Wednesday, December 29, 2010


I had, like most kids, enjoyed comics, but outside of a Spider-Man, Superman, Batman or Hulk, I kinda just let comics pass me by. My mom would occasionally let me pick one up here and there. I mostly remember those being Marvel Team-Ups. I had an issue where Spidey and The Beast teamed up. At the time, I had no idea who The Beast was. As far as I was concerned, he was big, blue and had claws, so he had to be the bad guy. Later, I found out who The Beast was and discovered that, much like the majority of citizens of the Marvel Universe, I was a Mutant Bigot.
In the summer of 1987, I had purchased issue number three of Justice League International. Later on in life, that run of the Justice League would have a major impact on me and my sensibilities about comics and superheroes. JLI was also probably among the last successful "fun" mainstream superhero comics ever published. Current attempts to create fun superhero books tend to fail pretty spectacularly, or are just dumbed down for "kids".
But at the time, I still was only semi-interested in comics, and had no clue how much Keith Giffen and Kevin Maguire would mean to me in the future. Comics were comics and whatever. The comics elves churned 'em out for all I knew or gave a shit about. Then in October of that year, I went to a friend's house. Another kid who had been invited brought along a stack of X-Men comics. Seeing one of the covers (by Art Adams, another soon-to-be influence), I immediately wondered why Blue Beetle was getting shot. In my first ever encounter with Marvel vs. DC snark, it was quickly pointed out to me that the character in question was Cyclops, and Blue Beetle is a DC character and this was a Marvel book. Shortly thereafter, I was a complete X-Men nerd. Loved the book, loved the characters, and loved the concept. It was so different than any other comic I had ever read at the time (turns out it wasn't). Weeks later, that same kid - our friendship forged in the fires of comic geekery - lent me the original Wolverine mini-series. It was the first time I ever realized that people made these comics, and that I bothered to learn their names. It was also the first time I realized that I wanted to make comics for a living.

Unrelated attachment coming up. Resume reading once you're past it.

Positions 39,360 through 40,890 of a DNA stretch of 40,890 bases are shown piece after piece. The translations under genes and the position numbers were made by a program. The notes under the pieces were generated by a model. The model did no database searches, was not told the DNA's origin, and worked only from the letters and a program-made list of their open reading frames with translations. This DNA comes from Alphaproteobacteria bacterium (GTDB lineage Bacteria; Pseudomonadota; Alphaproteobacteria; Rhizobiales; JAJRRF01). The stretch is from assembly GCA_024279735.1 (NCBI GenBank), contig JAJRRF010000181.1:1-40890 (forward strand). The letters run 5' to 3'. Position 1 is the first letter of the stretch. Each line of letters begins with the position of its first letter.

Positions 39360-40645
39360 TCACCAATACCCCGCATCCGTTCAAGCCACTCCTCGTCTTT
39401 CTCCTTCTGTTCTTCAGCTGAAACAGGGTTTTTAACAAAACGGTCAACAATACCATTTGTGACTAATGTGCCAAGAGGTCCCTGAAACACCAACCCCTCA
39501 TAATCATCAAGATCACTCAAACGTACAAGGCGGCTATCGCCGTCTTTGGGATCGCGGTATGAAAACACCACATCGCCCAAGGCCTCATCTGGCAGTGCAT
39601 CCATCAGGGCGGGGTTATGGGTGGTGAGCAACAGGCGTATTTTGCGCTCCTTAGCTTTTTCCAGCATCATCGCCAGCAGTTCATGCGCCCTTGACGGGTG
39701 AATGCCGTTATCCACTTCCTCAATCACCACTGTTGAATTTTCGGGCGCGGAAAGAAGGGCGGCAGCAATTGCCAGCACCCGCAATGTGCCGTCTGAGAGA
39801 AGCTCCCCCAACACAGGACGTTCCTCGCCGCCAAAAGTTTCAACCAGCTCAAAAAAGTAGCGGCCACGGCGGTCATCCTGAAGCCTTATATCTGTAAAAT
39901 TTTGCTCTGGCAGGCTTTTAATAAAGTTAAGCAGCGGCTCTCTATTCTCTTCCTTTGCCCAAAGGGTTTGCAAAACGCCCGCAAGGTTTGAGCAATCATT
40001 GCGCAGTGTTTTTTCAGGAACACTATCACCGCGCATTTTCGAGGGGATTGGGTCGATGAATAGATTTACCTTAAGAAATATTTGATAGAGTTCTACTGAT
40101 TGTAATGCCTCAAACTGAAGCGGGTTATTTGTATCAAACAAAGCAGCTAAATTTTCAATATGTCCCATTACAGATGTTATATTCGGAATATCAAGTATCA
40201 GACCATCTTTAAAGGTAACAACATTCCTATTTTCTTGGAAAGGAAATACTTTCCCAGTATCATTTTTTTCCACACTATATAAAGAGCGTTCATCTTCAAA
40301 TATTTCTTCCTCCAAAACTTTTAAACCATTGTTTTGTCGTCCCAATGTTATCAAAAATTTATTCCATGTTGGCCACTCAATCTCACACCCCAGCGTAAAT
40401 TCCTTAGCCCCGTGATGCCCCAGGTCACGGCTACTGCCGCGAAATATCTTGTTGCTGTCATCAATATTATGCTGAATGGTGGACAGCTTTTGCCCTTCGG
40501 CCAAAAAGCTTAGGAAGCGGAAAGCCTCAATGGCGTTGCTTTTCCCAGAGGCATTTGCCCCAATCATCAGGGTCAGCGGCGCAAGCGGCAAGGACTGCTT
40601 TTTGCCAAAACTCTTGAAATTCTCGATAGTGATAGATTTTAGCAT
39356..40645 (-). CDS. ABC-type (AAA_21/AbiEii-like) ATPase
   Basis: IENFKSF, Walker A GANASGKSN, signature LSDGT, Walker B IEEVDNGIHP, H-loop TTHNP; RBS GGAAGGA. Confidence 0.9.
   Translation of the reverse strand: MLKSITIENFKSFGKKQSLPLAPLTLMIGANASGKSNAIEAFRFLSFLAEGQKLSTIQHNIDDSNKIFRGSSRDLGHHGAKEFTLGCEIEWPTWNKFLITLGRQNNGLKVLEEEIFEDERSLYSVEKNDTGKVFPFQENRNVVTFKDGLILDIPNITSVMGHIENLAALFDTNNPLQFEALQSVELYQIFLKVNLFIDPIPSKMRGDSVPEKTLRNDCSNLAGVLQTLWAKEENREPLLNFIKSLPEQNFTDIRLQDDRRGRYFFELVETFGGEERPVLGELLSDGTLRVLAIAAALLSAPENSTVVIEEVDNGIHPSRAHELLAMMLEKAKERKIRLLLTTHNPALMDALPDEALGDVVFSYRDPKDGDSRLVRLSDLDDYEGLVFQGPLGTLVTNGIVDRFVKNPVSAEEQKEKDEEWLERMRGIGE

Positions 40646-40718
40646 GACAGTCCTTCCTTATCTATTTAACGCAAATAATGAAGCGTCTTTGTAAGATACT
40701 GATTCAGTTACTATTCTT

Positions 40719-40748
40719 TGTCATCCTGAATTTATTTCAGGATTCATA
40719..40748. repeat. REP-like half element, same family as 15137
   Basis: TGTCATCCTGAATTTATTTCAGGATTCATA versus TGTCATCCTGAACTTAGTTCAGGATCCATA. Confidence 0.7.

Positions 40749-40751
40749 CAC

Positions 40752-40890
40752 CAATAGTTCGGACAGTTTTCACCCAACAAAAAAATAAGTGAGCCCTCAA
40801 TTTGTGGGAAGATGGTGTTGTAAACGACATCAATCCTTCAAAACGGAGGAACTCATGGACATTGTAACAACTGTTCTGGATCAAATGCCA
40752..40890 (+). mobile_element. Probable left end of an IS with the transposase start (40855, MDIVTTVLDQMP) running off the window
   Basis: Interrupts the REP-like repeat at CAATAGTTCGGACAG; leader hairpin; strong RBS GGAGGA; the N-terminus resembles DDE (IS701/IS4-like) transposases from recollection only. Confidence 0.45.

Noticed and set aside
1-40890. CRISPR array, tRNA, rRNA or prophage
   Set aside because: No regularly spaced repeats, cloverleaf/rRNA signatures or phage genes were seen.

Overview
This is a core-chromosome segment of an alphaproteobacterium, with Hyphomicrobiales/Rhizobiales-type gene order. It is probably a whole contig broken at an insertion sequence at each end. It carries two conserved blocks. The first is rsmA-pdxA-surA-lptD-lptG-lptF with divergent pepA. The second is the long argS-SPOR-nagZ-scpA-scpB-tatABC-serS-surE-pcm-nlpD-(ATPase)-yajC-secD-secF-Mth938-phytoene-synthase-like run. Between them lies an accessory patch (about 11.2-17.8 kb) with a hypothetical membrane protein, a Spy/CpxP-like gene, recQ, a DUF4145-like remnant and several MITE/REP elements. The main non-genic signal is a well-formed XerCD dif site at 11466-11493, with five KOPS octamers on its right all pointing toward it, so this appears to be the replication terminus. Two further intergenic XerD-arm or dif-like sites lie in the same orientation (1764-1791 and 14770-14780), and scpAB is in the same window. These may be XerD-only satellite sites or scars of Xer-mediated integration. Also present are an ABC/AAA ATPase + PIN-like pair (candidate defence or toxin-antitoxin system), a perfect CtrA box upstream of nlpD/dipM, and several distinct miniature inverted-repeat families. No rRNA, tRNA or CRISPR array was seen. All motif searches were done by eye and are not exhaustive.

The thing about this book that had such an affect on 9-year old me was the complexity and maturity of the story. It was dark, it was violent and sexual, and still had a morality to it, and it blew my tiny little mind. And the art... good lord, the art. My friend and I would spend entire weekends tracing the covers and pages and panels of this slick, dark, beautiful art. Chris Claremont had crafted a story to rival any action/crime movie I had ever seen and Frank Miller became a fucking god to me. There is no other comic I own that I have read as many times as this book. This was the greatest comic ever made.

Then I got older and found comics better than this.

Reading Wolverine for the first time in 1988 - even though the book had been published in 1982 - I was completely unaware of the impact Miller had already had on the comic industry. By this point, he had completely revolutionized Batman with his Year One story and The Dark Knight Returns mini-series, neither of which I had discovered yet, and did not know of his work on Daredevil. When I finally did read those, I could not explain properly just how let down and disappointed I felt in seeing Miller's art in DKR compared to the work I fell in love with in Wolverine. To a very ignorant kid, it was such a drastic change in styles, I just assumed Miller suffered a stroke of some sort and couldn't draw anymore. I was heartbroken. As for Claremont, I stuck with him. I remained a loyal X-Men reader until he got booted off the book. It never seemed right to me after that, and outside of a few dips back into the stream, I never fully immersed myself back into the mutant waters until Grant Morrison wrote the book in 2001.